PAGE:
A roots/twin-screw positive displacement blower produces its boost differently than a centrifugal design. The positive displacement unit delivers linear boost because it pumps a fixed amount of air per revolution. So since engine speed rises in a linear fashion the supercharger can keep pace supplying the same maximum boost at all engine speeds. Behind the wheel, a positive displacement supercharged car feels like it has a bigger engine while a centrifugal produces a rush of power in a manner similar to a turbocharged engine. Generally speaking a positive displacement set-up will perform better below peak power at lower engine speeds than a centrifugal.

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Looking at big power it is difficult to boost-up a positive displacement unit, you end up outgrowing’ the box that houses the screws. A centrifugal can be easily re-pulley’d to bump up the volume.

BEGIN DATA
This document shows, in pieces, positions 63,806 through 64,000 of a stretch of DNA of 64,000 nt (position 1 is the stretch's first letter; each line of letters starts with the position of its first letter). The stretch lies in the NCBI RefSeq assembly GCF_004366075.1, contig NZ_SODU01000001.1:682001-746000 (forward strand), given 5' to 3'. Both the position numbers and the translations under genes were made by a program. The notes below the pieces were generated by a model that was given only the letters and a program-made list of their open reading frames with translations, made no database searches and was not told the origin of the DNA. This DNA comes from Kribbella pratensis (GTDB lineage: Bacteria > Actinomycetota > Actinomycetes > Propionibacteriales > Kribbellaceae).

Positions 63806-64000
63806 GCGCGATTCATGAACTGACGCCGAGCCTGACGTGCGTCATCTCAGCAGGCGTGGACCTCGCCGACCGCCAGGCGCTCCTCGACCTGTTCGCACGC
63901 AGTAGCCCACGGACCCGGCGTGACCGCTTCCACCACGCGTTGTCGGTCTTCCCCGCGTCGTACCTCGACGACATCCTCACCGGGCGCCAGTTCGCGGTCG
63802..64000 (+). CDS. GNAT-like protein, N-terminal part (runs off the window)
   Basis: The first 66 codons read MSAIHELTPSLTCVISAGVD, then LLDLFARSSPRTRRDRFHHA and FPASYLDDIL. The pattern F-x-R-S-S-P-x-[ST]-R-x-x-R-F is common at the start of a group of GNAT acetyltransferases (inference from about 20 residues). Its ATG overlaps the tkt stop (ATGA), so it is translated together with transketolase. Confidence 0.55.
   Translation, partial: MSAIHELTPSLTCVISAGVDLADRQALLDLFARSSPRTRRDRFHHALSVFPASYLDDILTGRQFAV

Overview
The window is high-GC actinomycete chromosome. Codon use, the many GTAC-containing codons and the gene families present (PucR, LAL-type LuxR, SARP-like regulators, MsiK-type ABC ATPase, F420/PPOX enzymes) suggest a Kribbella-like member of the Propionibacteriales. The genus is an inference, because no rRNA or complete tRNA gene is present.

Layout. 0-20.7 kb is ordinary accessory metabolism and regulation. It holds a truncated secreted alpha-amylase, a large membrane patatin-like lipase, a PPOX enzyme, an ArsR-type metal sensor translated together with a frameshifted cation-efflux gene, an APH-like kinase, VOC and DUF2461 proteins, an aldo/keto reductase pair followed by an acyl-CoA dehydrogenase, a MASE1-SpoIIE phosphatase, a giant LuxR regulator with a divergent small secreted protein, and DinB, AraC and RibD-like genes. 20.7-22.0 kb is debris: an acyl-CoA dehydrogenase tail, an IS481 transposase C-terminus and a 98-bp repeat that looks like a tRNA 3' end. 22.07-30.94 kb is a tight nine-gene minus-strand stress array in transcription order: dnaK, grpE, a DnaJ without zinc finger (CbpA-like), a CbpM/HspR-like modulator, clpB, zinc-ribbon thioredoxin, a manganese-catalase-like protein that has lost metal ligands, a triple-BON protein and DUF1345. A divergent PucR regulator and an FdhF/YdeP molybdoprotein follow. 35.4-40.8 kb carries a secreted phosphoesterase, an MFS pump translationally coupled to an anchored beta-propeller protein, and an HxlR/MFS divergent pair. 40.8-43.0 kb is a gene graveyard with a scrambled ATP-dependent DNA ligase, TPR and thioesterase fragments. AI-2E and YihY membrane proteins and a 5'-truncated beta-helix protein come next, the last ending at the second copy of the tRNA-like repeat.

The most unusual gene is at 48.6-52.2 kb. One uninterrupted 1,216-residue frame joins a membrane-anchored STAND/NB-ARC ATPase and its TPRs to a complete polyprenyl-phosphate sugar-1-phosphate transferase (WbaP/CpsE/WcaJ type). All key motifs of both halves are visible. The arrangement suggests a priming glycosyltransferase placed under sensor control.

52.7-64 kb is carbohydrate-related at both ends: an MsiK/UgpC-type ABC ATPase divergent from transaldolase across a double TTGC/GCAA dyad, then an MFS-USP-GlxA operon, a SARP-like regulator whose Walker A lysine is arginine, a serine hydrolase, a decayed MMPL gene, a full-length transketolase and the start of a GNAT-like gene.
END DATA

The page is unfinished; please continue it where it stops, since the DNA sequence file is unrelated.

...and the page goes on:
Nitrous Oxide Injection
Nitrous is called the chemical supercharger because it increases the amount of air in the combustion chamber by spraying nitrous oxide. Its boosting’ effect adds air molecules because nitrous oxide is 36 percent oxygen by volume while the atmosphere is 21 percent oxygen by volume.

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There are two types of nitrous kits; dry manifold and wet manifold. A dry manifold system injects only nitrous oxide, usually at some point in the intake tract. Fuel enrichment is handled by the stock EFI system, sometimes via an adjustable fuel pressure regulator.

A wet system injects both nitrous and fuel at the nozzle which can be placed in either the intake tract via a fogger nozzle or aimed at the port from the intake plenum or the base of the manifold in a direct-port set-up, which features one nozzle array per cylinder.

A typical nitrous kit consists of a nitrous bottle, tubing, nozzles, flow jets, solenoids, an activation device, switches and miscellaneous wiring and fittings. Other items that may be standard or optional include gauges, bottle warmer, cooler spark plugs, remote valve opener and fuel system upgrades.